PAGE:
Citing child soldiers, HRW urges cut in military aid to Sri Lanka

[TamilNet, Friday, 27 April 2007, 03:18 GMT]
Human Rights Watch (HRW) this week called on the United States to curtail military assistance to Sri Lanka, along with other countries whose armed forces recruit youngsters into the military. The New York based rights group, which has long been critical of the Liberation Tigers for recruiting fighters under the age of 18 said “US military assistance should not go to finance the use and exploitation of children in armed conflict” and called for support for a bill tabled in the senate to cut military aid to such countries.

“Of 10 governments worldwide implicated in the recruitment or use of children as soldiers, nine receive US military assistance,” HRW said.

“A new bipartisan bill introduced by US Senators Richard Durbin and Sam Brownback would restrict such aid. Show your support for this legislation,” the group urged on its website (www.hrw.org).

It listed the countries as: Afghanistan, Burundi, Chad, Colombia, Congo (Democratic Republic of), Cote d'Ivoire, Sri Lanka, Sudan and Uganda.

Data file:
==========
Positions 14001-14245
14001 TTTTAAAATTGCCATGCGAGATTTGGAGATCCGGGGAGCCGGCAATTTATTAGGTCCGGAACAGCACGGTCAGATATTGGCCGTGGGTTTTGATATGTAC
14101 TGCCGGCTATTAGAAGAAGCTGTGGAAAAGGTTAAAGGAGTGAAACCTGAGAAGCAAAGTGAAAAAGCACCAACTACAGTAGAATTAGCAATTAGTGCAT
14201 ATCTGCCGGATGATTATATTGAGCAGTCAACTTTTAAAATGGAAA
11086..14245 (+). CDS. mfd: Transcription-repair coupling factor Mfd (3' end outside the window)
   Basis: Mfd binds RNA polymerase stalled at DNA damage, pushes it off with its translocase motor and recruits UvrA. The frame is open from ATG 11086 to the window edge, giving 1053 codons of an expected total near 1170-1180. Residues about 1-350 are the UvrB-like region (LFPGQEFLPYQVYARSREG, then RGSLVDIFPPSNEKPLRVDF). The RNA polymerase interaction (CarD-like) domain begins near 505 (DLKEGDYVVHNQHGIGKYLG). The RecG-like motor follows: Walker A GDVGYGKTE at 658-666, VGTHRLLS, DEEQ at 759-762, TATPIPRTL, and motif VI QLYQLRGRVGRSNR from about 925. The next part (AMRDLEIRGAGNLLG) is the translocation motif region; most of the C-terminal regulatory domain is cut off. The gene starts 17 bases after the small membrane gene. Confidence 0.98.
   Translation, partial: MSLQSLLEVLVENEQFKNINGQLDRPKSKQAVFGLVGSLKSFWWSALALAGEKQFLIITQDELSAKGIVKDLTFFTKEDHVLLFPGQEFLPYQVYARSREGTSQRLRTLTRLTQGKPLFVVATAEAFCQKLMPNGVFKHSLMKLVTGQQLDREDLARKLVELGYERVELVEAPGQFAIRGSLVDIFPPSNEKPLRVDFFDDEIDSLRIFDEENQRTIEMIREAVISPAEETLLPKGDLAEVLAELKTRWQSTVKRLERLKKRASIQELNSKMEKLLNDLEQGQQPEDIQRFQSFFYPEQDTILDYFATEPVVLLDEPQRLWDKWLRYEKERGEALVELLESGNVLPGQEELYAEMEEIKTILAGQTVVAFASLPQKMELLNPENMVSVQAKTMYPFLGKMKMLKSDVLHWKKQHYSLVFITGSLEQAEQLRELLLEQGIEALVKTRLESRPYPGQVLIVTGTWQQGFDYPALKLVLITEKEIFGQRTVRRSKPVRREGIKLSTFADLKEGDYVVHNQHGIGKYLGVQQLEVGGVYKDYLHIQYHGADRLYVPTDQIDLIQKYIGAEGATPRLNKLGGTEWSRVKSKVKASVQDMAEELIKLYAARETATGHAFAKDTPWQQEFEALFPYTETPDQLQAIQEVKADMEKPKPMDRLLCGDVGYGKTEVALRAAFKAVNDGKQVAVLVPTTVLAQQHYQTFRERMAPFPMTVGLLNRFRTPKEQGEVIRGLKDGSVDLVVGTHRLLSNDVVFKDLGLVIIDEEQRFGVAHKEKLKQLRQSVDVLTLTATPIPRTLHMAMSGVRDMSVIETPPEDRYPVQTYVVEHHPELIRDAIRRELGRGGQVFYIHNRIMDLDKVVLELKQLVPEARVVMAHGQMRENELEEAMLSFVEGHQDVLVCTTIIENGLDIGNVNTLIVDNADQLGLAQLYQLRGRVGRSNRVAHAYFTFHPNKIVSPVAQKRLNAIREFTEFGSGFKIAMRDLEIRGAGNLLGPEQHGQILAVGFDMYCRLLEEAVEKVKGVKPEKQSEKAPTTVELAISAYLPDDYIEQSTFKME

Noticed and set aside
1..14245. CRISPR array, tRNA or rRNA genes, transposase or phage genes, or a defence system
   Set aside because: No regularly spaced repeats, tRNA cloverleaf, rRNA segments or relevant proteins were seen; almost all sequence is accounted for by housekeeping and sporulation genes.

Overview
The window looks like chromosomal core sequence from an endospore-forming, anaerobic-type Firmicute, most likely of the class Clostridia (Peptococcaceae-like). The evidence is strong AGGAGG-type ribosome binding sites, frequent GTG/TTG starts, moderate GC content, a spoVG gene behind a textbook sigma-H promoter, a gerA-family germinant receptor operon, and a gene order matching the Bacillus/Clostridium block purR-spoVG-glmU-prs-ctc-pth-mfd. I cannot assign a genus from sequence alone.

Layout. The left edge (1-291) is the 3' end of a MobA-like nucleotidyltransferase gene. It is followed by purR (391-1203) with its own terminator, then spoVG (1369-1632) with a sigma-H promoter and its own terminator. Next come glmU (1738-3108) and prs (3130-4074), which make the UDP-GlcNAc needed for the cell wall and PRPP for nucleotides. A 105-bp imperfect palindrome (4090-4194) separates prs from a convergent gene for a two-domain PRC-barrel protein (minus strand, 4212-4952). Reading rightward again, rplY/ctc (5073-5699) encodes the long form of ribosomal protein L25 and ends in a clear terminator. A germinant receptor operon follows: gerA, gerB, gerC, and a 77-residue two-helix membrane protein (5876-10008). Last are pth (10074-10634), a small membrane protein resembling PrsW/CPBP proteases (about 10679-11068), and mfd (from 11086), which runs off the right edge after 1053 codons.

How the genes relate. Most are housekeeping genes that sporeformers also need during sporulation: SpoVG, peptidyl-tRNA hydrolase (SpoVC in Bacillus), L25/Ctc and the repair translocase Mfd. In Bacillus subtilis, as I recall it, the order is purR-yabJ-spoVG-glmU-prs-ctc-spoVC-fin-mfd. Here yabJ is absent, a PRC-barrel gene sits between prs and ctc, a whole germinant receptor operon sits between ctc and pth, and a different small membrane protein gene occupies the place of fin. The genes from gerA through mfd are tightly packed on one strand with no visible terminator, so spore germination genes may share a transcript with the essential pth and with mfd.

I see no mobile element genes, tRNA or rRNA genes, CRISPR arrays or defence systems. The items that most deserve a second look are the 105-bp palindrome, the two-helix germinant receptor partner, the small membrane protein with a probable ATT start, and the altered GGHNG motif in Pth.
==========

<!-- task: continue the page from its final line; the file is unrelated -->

“These countries were identified in the 2006 State Department human rights reports as having child soldiers in government forces or government-linked militias. They also receive at least one form of US military assistance,” HRW said.

HRW admitted there were weaknesses in the bill.

“The bill will not automatically cut off aid to countries that are identified by the State Department as using or tolerating child soldiers. Countries that are seeking to implement demobilization measures would be eligible for assistance in that process and in the professionalization of their armed forces for up to two years before prohibitions on assistance would be imposed.”

“Moreover, the bill provides the president with the authority to waive restrictions if he determines that such a waiver is in the national interest.”

 

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